Baking soda is one of the most effective ways to clean your garbage disposal and has been described by plumbers as "the most effective weapon you have" in cleaning. You should first pour boiling water through the system, and then add half a cup of baking powder. A few minutes later pour in a mix of 1 cup vinegar and 1 cup hot water. Cover the drain for 10 minutes and then rinse clean with warm water afterward.
The reaction of the chemicals helps remove any blockages, with the acidic vinegar being used to help dissolve waste and remove bacteria. If you have a large blockage, you should consider upping the quantities of both the baking soda and vinegar.
Using a Plunger
Using a plunger is the old reliable method of getting rid of blockages. This works by creating a vacuum seal over the garbage disposal which draws any blockages out. First, you should clamp the nozzle over the plastic fitting where the disposal meets the drain.
This will stop it coming out while you are plunging. Place the plunger over the sink drain and press down. Fill the sink with 3-4 inches of water and then vigorously plunge the drain to remove any blockage. When you remove the plunger, the water will flow through, hopefully clearing any leftover debris.
Removing the Garbage Disposal (And Cleaning)
Ideally, you should be cleaning your garbage disposal regularly, but if it's clogged or jammed with something like glass, you should consider removing the device and cleaning it thoroughly. Before disconnecting the disposal run some ice through the system with a cup full of salt before running the device for 30 seconds. This will help clean the blades and potentially remove any blockages there and then.
Fully turn off your device before removing it. You should switch it off under the sink, but also switch the fuse so it definitely won't come on while you're handling it. Once you've removed the device, you should first look to remove any physical waste that you can see. Then, using an old toothbrush with some dish soap, you should scrub the disposal clean. Specialist cleaning products and bleach will also work well.
Calling a Plumber
If you aren't confident with DIY, or you've tried all of the above, then it's probably time to call a professional. The hourly cost of a plumber will be between $20-$40, but it may cost more if you need replacement parts. If you aren't feeling confident, then this option could save you a lot of time and stress.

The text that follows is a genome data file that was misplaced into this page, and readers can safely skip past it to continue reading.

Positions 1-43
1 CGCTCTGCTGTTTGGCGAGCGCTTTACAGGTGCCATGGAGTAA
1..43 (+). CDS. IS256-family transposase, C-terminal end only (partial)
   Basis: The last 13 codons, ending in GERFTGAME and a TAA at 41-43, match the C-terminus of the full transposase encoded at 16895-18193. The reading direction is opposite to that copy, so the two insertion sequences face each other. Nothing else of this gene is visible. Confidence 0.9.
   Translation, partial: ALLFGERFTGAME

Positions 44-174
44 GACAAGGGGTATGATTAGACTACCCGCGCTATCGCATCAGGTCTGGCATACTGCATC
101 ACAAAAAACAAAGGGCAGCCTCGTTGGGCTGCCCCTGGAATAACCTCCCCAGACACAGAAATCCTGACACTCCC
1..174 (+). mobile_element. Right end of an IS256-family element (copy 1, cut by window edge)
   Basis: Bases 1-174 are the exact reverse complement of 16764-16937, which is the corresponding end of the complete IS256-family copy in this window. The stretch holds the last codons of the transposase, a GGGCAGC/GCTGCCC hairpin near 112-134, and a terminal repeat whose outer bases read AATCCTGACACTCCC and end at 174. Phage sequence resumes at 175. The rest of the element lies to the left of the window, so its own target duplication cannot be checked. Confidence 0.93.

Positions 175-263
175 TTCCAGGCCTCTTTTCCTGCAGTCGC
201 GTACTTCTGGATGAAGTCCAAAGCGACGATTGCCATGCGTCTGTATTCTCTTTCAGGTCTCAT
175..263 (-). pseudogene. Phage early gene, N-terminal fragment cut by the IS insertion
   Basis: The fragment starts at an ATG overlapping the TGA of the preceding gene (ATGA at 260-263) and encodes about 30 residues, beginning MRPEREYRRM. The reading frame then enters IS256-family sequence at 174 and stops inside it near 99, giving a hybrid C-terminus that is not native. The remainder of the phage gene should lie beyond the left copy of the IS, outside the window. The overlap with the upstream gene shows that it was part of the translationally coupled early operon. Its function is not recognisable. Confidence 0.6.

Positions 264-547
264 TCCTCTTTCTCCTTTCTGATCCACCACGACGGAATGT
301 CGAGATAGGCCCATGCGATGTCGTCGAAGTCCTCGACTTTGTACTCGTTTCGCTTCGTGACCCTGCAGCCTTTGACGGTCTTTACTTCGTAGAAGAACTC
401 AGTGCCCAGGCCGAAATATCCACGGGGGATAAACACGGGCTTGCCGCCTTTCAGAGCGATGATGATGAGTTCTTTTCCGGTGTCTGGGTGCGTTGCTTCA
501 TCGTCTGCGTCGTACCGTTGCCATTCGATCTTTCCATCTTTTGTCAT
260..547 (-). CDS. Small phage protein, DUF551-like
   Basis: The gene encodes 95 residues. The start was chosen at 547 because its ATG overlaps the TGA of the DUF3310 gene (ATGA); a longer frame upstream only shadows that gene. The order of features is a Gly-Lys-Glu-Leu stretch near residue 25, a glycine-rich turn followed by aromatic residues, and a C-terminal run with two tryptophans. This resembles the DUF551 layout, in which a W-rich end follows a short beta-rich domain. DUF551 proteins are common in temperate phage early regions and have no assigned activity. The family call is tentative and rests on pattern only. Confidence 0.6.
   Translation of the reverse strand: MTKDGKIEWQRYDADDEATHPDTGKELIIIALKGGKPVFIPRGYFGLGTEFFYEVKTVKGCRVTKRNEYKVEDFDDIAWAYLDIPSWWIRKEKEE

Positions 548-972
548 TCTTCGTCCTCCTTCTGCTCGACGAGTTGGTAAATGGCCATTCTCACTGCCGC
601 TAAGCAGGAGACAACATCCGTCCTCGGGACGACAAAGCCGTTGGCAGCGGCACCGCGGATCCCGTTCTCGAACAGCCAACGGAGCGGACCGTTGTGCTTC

When To Call a Plumber
The age-old question with DIY is when you need a professional, and for garbage disposals, the question often arises- when should I call a plumber? Every garbage disposal is different and some are more complicated than others. If you have a high-end model, you may decide it's worth paying a little extra to make sure it's done right.
For us, it's all about safety. If you don't feel confident and you don't do a lot of DIY, then you should definitely consider getting plumbing services arranged.
Some units are hardwired into your house, and you will need to switch it off at the fuse box. For some people this type of thing is easy, but for others, it's not - don't risk an injury over a few dollars.
An excellent way to judge how complicated the issue may be is to look at the manufacturer's guide and see if there are instructions. If it's a common problem, you should be able to use the manual to do it. If it's not mentioned in there, then you should probably look to get an expert in.
A garbage disposal can be a blessing or a curse. If you take good care of it, use it well and don't overload it, then it will make life a lot easier. If you don't, then it could become a big task to keep it running. You're likely to experience a clogged garbage disposal at some point, but the solutions in this article should help get you running again in no time. If you run into trouble don't panic, just find a local plumber who should be able to solve the problem with no hassle. And if you're shopping for a completely new garbage disposal, check out our guide to the best under sink garbage disposals available today.
Holly Curell is the editor extraordinaire for Plumbing Lab. Having grown up in Michigan, Holly has spent time living in New York, Virginia, & currently North Carolina, where she lives with her husband & family. Holly loves DIY & has years of experience with at-home plumbing problems that arise from having 3 kids & living in colder climates. When she’s not writing about her plumbing knowledge, Holly enjoys reading, hiking & relaxing with family.